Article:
Hypnosis is, perhaps, one of the most misunderstood methods of psychological treatment. The myths and misconceptions that surround hypnotherapy mostly stem from people’s ideas about stage hypnotism. The truth is that stage hypnotism is essentially a theatrical performance and has about as much in common with bona fide clinical hypnosis as most Hollywood movies have with real life. 

The fact is, however, that hypnosis is a genuine psychological phenomenon that has valid uses in clinical practice. 

One of the most common misconceptions is that a hypnotist can take control of a subject’s mind and programme it at will. This, of course, is a complete fallacy and only happens in films. No one can be hypnotised against their will and no one can be made to do anything in hypnosis that contravenes their personal ethics and morals. 

Another misconception often heard is that hypnosis leads to a loss of consciousness or resembles deep sleep. Only very few clients become so absorbed during a hypnosis session that they spontaneously experience amnesia regarding their trance experience. The great majority of clients remembers everything that happened during the session.  

As a matter of fact hypnosis is not something that is done to a person. All hypnosis is self-hypnosis. The hypnotist only facilitates a completely natural state of consciousness everyone experiences multiple times during the day without calling it ‘hypnosis’. You may know the situation… you are driving along a familiar route, deep in thought, and suddenly you arrive at your destination without quite remembering how you got there. This situation is caused by the conscious mind being deeply absorbed in thought while the subconscious mind is driving, utilising the many hours of driving practice stored in your mind as a guide.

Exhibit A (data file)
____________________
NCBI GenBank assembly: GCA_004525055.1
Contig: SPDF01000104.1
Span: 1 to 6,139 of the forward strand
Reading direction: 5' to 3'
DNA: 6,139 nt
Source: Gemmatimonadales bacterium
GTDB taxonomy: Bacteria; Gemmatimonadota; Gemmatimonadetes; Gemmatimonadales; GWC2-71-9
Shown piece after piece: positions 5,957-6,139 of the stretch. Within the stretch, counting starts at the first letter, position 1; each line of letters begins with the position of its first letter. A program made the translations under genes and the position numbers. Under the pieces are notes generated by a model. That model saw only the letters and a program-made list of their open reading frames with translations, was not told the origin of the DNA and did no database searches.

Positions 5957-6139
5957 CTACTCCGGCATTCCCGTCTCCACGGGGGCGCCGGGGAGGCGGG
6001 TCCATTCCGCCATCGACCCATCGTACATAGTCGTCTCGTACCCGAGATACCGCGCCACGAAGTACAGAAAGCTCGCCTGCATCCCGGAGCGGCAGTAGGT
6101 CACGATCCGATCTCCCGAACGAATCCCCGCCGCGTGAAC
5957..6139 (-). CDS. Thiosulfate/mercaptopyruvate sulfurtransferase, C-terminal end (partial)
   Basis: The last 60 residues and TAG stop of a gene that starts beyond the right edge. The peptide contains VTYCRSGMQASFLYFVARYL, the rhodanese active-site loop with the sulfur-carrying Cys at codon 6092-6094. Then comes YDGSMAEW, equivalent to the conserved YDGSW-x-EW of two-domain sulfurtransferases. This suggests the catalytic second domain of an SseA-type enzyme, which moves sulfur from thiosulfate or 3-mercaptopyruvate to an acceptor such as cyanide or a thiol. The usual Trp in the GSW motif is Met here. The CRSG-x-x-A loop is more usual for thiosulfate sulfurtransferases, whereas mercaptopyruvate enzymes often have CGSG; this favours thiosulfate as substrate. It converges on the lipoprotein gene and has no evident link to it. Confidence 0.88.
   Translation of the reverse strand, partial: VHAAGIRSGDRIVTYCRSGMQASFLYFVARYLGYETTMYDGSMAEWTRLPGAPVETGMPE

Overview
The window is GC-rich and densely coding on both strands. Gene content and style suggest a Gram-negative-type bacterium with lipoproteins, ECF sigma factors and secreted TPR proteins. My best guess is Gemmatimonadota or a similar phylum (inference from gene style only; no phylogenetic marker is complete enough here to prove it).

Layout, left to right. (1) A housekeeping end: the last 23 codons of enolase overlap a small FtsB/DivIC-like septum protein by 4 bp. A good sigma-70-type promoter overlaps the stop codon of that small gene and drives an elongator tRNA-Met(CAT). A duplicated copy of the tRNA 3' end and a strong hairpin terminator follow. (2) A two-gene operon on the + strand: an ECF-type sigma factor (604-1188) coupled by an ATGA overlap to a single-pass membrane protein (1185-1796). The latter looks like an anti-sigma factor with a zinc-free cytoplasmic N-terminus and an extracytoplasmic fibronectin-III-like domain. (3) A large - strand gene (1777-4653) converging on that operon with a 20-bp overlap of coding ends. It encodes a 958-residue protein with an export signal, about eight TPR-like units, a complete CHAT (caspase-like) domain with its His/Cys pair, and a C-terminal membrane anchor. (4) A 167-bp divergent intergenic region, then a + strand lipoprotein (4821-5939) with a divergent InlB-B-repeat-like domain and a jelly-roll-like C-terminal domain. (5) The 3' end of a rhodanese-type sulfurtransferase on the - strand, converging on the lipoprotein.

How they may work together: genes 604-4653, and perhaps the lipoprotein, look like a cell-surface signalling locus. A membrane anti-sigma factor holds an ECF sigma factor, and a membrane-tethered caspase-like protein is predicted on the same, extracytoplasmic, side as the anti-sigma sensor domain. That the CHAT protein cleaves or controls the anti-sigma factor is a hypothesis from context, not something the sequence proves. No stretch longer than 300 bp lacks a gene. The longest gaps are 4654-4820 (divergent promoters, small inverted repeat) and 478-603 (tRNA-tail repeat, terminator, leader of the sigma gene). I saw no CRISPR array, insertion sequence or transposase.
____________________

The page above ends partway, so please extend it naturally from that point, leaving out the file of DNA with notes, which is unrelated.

Simply put, hypnosis is a state of focused concentration where the conscious element of the mind recedes whilst the subconscious part of the mind comes to the fore. Beneficial suggestions made in this trance like state can, if they are accepted by the client, move directly into their subconscious without being subjected to the critical vetting of the conscious mind. For this reason, hypnosis is particularly effective in facilitating desired changes in behaviour, feelings, thoughts and emotions. The desired changes can take root without being undermined by a critical, often self-defeating, conscious thought process.  

Why does it work? The truth is that whilst hypnosis is one of the oldest healing methods we know, it has in the past been somewhat neglected in terms of ongoing scientific research. Funding for large scale studies tends to come from the pharmaceutical  industry who have very little interest in something that does not result in a commercially viable product to sell. But times are changing and, as interest in alternative and complementary medicine becomes more wide spread and technology advances, research into what makes hypnosis so successful is becoming increasingly more attractive. For a recent study at Stanford University School of Medicine brain scans were used to show that distinct sections of the brain display altered levels of activity and connectivity when in hypnosis. According to the study’s senior author, David Spiegel, MD, professor and associate chair of psychiatry and behavioural sciences “Hypnosis is the oldest Western form of psychotherapy, but it’s been tarred with the brush of dangling watches and purple capes. In fact, it’s a very powerful means of changing the way we use our minds to control perception and our bodies.” (Stanford Medicine News Centre, Press Release 28 July 2016).